NYC painter who spent $250K to support other artists during COVID shows their work in Ridgefield

Guy Stanley Philoche was in a Rolex store studying a $20,000 watch he had long wanted. Fresh off a sold-out gallery show of his paintings, he had more than earned the watch as a reward for years of hard work. This was in early March 2020 as the covid-19 pandemic was starting to get serious, and something stopped him that day.

“A voice in my head just kept saying ‘Hey man, now is not the time.’ The galleries were shutting down in New York City and here I am trying to buy this $20,000 watch when all my friends and colleagues were having a tough time,” he said.

The voice in his head got louder and louder, so the next day as he sat in his art studio in New York City, he wrote an Instagram post that changed his life. In a nutshell, he introduced himself as an artist and wanted art to buy. So instead of a Rolex, he started buying art from fellow artists in New York that he knew and from total strangers who messaged him. He had a modest budget at first of spending $500-$1,000 per artwork and hoped to spend about $20,000 total. Assisted by collectors who were fans of his art, he far surpassed his goal.

“I opened Pandora’s Box and $250,000 later, over 300 pieces of artwork from over 300 artists from around the world later, the Philoche collection started,” he said. His efforts have not gone unnoticed and he has been written up in national outlets like People and CNN and appeared on Tamron Hall’s and Kelly Clarkson’s TV shows as well as Good Morning America.

In the first major showing of his collection, about 30-50 works will be on view for a month starting Sept. 17 at Ridgefield’s RPAC Gallery at 410 Main Street. The exhibition is titled “Beyond Limits” as it goes beyond the gallery’s normal regional focus, and it pushes the boundaries of art.

“I am just glad I have a platform — this small little platform — that people care about what I have to say or care about what I’m doing and just use it to open doors for other people,” he said. “I have bought art from artists who had never sold anything and that right there was such a big deal for them not just because I bought a piece of artwork from them, but I also encouraged them to dream big.”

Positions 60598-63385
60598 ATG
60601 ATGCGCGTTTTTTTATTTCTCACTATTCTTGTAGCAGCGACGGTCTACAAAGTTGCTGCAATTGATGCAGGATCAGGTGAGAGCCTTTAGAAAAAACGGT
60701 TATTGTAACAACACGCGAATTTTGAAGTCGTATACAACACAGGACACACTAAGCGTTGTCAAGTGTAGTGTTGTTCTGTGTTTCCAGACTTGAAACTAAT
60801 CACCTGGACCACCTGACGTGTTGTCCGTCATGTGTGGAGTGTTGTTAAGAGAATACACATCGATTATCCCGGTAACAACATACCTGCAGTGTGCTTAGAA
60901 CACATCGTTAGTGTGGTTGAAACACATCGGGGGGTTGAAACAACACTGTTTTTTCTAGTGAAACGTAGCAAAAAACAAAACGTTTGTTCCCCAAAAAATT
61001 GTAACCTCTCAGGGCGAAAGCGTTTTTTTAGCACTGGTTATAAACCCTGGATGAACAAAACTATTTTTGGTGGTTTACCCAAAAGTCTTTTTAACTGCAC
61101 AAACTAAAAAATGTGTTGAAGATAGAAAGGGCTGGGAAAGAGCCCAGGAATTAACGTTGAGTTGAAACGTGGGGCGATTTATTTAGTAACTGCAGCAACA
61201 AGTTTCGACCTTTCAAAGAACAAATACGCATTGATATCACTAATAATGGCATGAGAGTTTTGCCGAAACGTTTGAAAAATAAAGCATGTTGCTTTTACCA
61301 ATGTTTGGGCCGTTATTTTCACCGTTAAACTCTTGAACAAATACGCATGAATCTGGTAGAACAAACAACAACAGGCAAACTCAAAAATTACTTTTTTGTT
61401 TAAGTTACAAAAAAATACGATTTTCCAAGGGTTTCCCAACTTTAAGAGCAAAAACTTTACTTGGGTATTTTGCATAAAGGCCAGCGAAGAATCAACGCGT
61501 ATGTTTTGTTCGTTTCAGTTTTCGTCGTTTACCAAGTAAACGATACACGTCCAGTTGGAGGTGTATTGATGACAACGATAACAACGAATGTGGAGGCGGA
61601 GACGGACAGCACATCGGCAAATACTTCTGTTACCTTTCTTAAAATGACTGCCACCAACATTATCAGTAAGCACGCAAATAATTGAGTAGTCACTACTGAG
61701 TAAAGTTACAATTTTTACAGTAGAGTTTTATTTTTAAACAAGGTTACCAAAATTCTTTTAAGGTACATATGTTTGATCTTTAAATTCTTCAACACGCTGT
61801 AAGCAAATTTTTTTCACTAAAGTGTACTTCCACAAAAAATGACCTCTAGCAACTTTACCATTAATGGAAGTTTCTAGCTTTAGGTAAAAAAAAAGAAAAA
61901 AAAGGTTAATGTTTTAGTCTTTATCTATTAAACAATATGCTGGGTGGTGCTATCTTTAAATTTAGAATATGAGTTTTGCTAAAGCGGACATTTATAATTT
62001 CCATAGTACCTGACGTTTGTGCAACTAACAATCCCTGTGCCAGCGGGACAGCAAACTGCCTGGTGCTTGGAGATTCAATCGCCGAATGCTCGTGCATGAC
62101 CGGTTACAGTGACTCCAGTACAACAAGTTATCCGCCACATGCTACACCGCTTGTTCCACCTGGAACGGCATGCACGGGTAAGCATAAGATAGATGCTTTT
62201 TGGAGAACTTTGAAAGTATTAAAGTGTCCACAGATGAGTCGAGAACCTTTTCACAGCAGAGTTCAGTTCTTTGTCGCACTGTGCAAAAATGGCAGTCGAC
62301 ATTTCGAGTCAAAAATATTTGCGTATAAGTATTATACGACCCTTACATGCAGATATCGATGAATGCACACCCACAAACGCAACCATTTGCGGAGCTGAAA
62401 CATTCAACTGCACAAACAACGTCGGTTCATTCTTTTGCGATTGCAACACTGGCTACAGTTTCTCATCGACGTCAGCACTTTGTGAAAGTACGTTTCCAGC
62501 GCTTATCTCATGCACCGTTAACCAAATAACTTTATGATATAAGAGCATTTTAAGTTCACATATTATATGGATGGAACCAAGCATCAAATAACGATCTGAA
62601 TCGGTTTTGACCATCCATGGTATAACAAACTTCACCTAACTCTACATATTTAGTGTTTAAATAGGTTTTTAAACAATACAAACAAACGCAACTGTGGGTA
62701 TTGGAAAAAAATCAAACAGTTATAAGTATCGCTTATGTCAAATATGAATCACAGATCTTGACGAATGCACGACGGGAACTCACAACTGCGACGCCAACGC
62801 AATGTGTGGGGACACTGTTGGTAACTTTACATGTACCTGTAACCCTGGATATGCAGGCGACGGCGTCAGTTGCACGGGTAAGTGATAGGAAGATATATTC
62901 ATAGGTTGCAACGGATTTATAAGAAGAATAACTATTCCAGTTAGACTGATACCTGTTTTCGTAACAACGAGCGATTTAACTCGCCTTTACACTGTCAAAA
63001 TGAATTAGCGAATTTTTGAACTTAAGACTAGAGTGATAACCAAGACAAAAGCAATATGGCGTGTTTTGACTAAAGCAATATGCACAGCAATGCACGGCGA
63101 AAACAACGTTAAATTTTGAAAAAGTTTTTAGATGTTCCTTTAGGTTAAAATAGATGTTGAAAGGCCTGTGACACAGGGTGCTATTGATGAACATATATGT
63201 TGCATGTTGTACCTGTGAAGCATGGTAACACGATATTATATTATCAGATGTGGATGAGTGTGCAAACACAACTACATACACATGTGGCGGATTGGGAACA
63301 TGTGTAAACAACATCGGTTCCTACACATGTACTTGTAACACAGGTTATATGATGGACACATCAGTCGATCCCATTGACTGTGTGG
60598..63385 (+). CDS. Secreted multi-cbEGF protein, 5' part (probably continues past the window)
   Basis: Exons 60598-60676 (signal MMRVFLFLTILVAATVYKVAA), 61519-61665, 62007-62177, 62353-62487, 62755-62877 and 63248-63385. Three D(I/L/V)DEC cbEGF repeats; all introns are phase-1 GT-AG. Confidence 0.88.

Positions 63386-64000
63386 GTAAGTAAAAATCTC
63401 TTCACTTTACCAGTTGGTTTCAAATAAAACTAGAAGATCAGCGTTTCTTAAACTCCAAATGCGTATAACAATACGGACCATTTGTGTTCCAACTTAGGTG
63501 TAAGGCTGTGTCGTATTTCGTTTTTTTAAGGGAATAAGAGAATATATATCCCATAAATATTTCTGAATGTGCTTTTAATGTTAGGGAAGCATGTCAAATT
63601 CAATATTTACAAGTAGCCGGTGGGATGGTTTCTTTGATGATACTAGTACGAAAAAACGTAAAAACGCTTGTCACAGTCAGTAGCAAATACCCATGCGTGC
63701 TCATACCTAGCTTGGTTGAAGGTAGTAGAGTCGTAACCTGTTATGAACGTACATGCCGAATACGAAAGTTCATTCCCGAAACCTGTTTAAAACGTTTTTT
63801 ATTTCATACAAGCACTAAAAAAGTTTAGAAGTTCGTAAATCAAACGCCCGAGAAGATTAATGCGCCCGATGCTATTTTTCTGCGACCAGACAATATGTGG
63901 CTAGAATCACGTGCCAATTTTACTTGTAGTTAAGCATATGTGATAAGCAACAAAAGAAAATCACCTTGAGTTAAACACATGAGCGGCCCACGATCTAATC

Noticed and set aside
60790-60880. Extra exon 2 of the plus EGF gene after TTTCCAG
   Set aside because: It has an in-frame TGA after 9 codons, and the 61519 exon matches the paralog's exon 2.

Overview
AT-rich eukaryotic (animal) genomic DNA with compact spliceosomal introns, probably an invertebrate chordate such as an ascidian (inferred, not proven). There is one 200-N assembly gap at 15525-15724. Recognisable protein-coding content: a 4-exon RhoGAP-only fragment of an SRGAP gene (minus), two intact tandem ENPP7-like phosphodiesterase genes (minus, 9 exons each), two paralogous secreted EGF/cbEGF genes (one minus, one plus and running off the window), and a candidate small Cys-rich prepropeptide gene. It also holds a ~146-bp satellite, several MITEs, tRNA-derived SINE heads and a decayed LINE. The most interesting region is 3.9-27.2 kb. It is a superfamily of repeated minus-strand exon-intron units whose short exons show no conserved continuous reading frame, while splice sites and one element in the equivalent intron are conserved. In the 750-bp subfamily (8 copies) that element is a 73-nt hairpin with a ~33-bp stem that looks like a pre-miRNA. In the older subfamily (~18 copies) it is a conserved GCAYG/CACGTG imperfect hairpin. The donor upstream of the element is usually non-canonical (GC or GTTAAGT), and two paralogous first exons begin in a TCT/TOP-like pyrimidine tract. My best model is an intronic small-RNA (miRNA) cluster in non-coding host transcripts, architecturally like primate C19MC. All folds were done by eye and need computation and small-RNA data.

RPAC Gallery director Dee Dee Perrone Colabella and Guy Stanley Philoche. 

RPAC Gallery director Dee Dee Perrone Colabella and Guy Stanley Philoche. 

Dee Dee Perrone Colabella/ Contributed photo

RPAC Gallery director Dee Dee Perrone Colabella immediately felt a kindred spirit in Philoche when the two met and he proposed curating a show of his collection to give artists a platform. An artist herself, she knows the struggles artists face.

“One of the reasons I think we were such a good fit and why we hit it off so well was because our missions were so similar. One reason why I opened up a gallery and have it structured the way I do is because I know it’s very difficult to even get into a gallery — to get one piece in or to get into a juried show, let alone be part of a group show that has this much power and press behind it,” she said. “It’s really a unique opportunity for the artists and I’m so excited for them.”

Philoche says no one opened doors for him into the art world and he fought hard to earn a seat at the table through back doors, so he is kicking doors wide open for other artists.

He is still buying and said he follows one simple rule: “I buy what I love.”

His collection fills every inch of wall space in his home, sculptures line the floors and a storage area he maintains is full. “I just really truly love art. My taste is all over the place,” he said. “My collection is so diverse from abstract paintings to sculpture to black and white photography, and I even have inmates DM’ing me asking me to buy their prison art.”

“Art saved my life and it breaks my heart when I hear that schools are cutting their budget and the first thing that gets cut is the art department ... so when you have the opportunity to open doors for people, you have to do it,” he added.

Philoche modestly shrugs off a reporter’s question about all the national press he has gotten. “It’s not about me really,” he said. “I am very blessed that I have had this amazing career, but at the same time I am more excited about finding these new talents.”

For more information about the RPAC Gallery, visit